It’s been so much fun participating in “The Holly Jolly Blog Hop” where writers across genres get together to share flash fiction with the prompt “the wrong gift.” In my case, the flash fiction turned into a short story. But I hope you’ll enjoy it.
A Night to Remember
Raynor, the human captain of the Andromeda, is a despicable specimen of his race. Just because he’s the captain and owner of this ship, he thinks he owns every person aboard it as well. He thinks he’s king. Well, I have news for Ray—he’s one lousy king. Not that it matters to him what I think. I have said it to his face a hundred times already, and all I ever get from him is “Like it or not, it’s my ship and I make the rules.”
Stupid, arrogant monkey!
Sometimes he goes even farther. “I can let you down at the closest space port if you’d like, Roohinah Doli,” he adds the ‘roohinah,’ a formal address for a queen, just to irk me. “And I’m sure you can find another ship that suits your tender sensibilities. All you have to do is ask.” He knows he negotiated, or should I say coerced, the last of my Lieres into buying a seat on his Andromeda, so like it or not I have to stick with him until I get to my destination, Komatso. If I ever make it that far.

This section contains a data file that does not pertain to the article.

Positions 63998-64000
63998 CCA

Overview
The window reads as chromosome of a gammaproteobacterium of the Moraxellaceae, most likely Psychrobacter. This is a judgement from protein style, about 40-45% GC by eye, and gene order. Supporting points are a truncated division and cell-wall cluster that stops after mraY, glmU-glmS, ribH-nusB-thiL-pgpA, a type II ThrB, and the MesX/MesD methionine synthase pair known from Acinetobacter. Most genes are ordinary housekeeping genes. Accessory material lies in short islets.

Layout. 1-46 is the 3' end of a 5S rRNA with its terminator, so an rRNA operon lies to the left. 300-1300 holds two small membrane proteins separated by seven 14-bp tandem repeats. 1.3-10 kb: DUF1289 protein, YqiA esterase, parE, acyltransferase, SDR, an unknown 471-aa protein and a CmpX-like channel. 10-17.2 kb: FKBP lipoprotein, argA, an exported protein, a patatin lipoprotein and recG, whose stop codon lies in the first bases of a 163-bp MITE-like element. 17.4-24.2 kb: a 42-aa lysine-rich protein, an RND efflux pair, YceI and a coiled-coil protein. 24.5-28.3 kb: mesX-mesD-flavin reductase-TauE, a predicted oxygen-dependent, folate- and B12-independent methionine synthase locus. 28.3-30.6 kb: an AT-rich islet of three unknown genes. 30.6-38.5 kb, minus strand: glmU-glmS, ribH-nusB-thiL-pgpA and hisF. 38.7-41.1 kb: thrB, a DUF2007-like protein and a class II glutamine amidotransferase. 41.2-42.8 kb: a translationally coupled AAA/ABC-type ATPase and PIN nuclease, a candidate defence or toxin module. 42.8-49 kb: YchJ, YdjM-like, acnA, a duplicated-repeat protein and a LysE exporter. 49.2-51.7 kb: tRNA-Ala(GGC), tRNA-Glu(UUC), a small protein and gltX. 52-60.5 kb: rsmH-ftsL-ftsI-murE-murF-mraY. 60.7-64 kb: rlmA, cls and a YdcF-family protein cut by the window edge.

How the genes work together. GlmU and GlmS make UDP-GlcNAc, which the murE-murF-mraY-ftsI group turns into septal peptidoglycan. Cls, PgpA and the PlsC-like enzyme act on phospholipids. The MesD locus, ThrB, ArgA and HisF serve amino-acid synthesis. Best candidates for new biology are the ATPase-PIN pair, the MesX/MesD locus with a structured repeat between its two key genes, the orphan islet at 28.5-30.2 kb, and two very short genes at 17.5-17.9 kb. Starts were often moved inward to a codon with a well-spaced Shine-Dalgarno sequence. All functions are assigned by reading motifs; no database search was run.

At the moment he’s looking at me all funny, his right eyebrow higher up on his forehead than the left, lips curled like he’s watching a circus. I’ve been explaining my plans for Risallia night to him and all he does is stare at me—up and down and all over again. Like I’m a piece of Halfnolium he’s about to bid on. A nice and crunchy fire lights up inside my head and I imagine Ray on a stake in the middle of it. That visual helps me stand there and keep explaining while he watches, this odd bemused expression stuck on his face. From time to time he shakes his head, making strands of his dark gold hair fall over his slate-gray eyes.
“It’s a festival to celebrate life, love, family, friends,” I say for the tenth time. My jaws want to clench but I don’t let it. Instead I breathe in and out; hoping it keeps my annoyance from showing. “We light up a room, put up a Risallia tree, exchange gifts, have a meal together.”
Ray holds up an impatient hand. “I know what Risallia is.”
I deduced as much. Anyone who has traveled close to Soros knows what Risallia is. The tree of Risallia—a gray-barked intelligent flora native to Soros—is a symbol of resilience in these parts, the only living thing that survives out in the open through scorching summers and endless winters. Risallia night is a celebration of love, of life, and of the spirit to survive.